County wishes for a mulligan as golf course revenue hits low

Weather, societal trend blamed for another bad year on public courses
Ozaukee Press staff

Usage and subsequent revenue from Ozaukee County’s two golf courses hit a 10-year low at the end of September thanks to a wetter-than-usual year and a continuing general decline in the sport.

According to figures submitted to supervisors, the number of golfers was down about 12% through September from the first three quarters of 2017, from 57,760 to 50,881 golfers at Hawthorne Hills and Mee-Kwon courses.

Cash receipts also dropped at the two courses, the county collecting almost $1.43 million through the first nine months of this year compared to almost $1.54 million in 2017.

The month of September especially saw a severe drop from the year before with only 6,740 golfers coming out to the two courses, compared to 9,034 in September 2017.

“We were really impacted by the weather, more so than in previous years,” County Administrator Jason Dzwinel said. 

Those are the lowest numbers recorded in the last 10 years for both county courses.

In 2009, the number of golfers on the two courses, March through September, totaled about 72,000, almost 22,000 more than this year. Receipts totaled about $1.68 million, reaching a peak in 2012 of about $1.71 million.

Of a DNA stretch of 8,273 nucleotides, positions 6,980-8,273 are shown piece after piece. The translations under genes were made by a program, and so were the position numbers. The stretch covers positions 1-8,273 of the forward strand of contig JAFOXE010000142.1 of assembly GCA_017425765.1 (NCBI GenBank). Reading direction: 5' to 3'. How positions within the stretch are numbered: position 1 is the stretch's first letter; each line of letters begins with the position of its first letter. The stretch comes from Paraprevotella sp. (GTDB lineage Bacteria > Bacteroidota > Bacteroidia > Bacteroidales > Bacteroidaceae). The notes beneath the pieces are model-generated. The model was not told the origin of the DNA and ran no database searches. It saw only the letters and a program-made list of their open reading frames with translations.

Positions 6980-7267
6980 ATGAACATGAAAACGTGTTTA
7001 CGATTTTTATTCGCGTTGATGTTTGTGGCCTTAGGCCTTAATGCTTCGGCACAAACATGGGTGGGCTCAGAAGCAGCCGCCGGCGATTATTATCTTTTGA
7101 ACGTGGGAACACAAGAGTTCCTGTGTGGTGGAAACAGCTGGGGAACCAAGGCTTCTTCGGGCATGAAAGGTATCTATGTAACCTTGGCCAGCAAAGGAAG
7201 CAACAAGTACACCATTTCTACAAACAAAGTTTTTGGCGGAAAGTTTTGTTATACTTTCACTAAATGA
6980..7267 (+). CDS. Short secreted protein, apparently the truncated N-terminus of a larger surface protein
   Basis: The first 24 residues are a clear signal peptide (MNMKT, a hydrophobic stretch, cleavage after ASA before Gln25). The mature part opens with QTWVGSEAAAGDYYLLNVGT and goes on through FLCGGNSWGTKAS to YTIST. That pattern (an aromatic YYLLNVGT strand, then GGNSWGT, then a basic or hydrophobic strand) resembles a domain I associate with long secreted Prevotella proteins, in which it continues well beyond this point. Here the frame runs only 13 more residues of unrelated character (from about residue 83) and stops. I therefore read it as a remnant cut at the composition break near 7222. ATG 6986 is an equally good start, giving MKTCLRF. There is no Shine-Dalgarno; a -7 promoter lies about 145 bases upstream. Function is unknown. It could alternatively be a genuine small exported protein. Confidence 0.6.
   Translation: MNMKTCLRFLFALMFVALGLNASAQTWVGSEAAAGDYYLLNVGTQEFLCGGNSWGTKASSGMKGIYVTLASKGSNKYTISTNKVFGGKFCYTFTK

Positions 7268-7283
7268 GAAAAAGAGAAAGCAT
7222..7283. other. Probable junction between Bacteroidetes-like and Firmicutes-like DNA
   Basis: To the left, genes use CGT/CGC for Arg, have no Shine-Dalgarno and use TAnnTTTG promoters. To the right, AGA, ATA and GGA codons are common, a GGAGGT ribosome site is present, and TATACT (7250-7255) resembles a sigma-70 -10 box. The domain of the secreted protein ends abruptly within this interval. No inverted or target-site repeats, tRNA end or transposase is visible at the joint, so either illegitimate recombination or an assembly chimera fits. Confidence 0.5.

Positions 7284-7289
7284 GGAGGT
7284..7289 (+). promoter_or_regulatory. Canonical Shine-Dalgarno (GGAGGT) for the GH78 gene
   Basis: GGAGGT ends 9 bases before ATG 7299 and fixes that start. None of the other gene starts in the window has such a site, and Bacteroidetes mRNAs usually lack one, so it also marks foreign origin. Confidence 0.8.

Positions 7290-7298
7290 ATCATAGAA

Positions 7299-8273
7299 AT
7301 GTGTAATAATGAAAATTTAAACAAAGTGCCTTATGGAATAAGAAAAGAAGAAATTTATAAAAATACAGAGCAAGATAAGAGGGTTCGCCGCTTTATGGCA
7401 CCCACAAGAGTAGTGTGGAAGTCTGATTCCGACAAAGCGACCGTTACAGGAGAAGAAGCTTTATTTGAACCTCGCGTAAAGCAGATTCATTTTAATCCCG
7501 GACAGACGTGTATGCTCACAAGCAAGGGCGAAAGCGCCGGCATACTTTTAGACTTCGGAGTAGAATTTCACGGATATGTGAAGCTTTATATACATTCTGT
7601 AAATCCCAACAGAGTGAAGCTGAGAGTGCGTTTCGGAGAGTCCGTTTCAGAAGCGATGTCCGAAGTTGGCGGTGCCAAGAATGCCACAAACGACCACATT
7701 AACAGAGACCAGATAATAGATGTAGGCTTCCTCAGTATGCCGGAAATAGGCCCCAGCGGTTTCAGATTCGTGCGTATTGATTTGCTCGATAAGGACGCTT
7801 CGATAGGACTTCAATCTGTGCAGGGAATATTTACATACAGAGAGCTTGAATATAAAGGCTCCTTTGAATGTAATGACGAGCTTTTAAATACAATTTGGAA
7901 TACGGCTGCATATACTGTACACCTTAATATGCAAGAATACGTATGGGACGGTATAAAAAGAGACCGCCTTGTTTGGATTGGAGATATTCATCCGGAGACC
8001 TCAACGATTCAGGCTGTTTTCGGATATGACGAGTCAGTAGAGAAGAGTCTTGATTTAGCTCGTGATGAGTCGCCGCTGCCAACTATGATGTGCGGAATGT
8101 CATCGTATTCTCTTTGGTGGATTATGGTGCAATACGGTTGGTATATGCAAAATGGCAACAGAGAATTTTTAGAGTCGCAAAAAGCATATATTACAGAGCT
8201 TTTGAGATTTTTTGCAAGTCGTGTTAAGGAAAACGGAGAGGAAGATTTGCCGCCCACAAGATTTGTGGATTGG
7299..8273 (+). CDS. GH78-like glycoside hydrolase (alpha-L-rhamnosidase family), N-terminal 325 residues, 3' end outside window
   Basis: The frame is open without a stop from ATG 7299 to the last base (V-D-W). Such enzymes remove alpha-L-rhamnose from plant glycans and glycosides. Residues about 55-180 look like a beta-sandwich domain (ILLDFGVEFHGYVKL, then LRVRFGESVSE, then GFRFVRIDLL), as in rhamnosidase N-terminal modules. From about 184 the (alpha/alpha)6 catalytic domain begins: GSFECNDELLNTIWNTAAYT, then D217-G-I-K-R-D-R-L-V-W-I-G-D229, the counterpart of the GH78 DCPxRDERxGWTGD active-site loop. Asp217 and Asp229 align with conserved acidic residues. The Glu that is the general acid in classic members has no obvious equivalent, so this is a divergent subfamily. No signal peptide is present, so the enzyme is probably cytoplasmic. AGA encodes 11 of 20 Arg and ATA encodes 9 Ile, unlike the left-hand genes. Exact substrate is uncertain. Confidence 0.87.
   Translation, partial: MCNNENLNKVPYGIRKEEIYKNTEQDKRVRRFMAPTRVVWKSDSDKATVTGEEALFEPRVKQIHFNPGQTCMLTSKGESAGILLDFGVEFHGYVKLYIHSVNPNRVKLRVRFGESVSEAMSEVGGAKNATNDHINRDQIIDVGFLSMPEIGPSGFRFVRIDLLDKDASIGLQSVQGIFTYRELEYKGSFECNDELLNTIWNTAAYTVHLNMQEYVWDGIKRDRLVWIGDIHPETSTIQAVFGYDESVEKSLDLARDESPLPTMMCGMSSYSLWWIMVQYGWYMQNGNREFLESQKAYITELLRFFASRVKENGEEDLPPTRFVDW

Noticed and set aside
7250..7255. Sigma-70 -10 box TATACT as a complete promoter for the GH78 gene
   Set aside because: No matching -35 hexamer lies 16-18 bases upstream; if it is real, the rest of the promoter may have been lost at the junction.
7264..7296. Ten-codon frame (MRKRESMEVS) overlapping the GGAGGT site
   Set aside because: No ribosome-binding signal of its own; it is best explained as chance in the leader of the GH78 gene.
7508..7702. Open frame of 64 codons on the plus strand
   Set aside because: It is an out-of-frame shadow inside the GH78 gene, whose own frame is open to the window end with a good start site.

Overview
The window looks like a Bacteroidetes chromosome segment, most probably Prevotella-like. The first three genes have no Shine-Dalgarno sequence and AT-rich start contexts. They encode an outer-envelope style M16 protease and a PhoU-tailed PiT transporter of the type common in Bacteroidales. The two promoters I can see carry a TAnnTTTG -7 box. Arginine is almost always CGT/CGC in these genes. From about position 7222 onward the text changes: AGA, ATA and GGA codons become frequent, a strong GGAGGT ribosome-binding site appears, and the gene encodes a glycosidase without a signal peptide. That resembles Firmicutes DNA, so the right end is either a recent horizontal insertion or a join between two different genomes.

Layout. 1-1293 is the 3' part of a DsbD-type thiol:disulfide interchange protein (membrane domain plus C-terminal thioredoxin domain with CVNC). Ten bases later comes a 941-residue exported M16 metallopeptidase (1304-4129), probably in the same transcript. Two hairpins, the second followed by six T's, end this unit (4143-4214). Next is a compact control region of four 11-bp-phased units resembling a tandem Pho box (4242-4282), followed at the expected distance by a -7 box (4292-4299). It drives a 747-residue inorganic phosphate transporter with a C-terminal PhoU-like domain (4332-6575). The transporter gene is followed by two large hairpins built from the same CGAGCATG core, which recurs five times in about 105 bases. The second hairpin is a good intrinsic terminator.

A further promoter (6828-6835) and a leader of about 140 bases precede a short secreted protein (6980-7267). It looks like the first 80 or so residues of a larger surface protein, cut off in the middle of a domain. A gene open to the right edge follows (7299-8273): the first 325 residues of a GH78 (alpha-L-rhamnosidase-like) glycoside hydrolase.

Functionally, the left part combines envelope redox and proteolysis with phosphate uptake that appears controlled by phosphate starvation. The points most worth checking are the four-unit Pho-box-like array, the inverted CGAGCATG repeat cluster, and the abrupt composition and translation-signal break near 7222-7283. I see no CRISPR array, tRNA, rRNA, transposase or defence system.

Dzwinel said the golf courses are self-supporting and not subsidized by taxpayers but contribute to the county’s general operations. 

“They are treated a bit like the private sector where they make a contribution to the property tax levy in lieu of taxes,” Dzwinel said.

“We’re anticipating both courses will end the year in the black, despite being down year over year,” he said.

“I don’t think it’s any different than what golf courses are experiencing statewide and nationwide;  there just aren’t as many people playing golf.”

Asked if the time is approaching when the county may get out of the golf business, Dzwinel said. “As long as we’re able to manage those courses and keep them (self-sustaining), I don’t see anything changing.”



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Wisconsin’s largest paid circulation community weekly newspaper. Serving Port Washington, Saukville, Grafton, Fredonia, Belgium, as well as Ozaukee County government. Locally owned and printed in Port Washington, Wisconsin.

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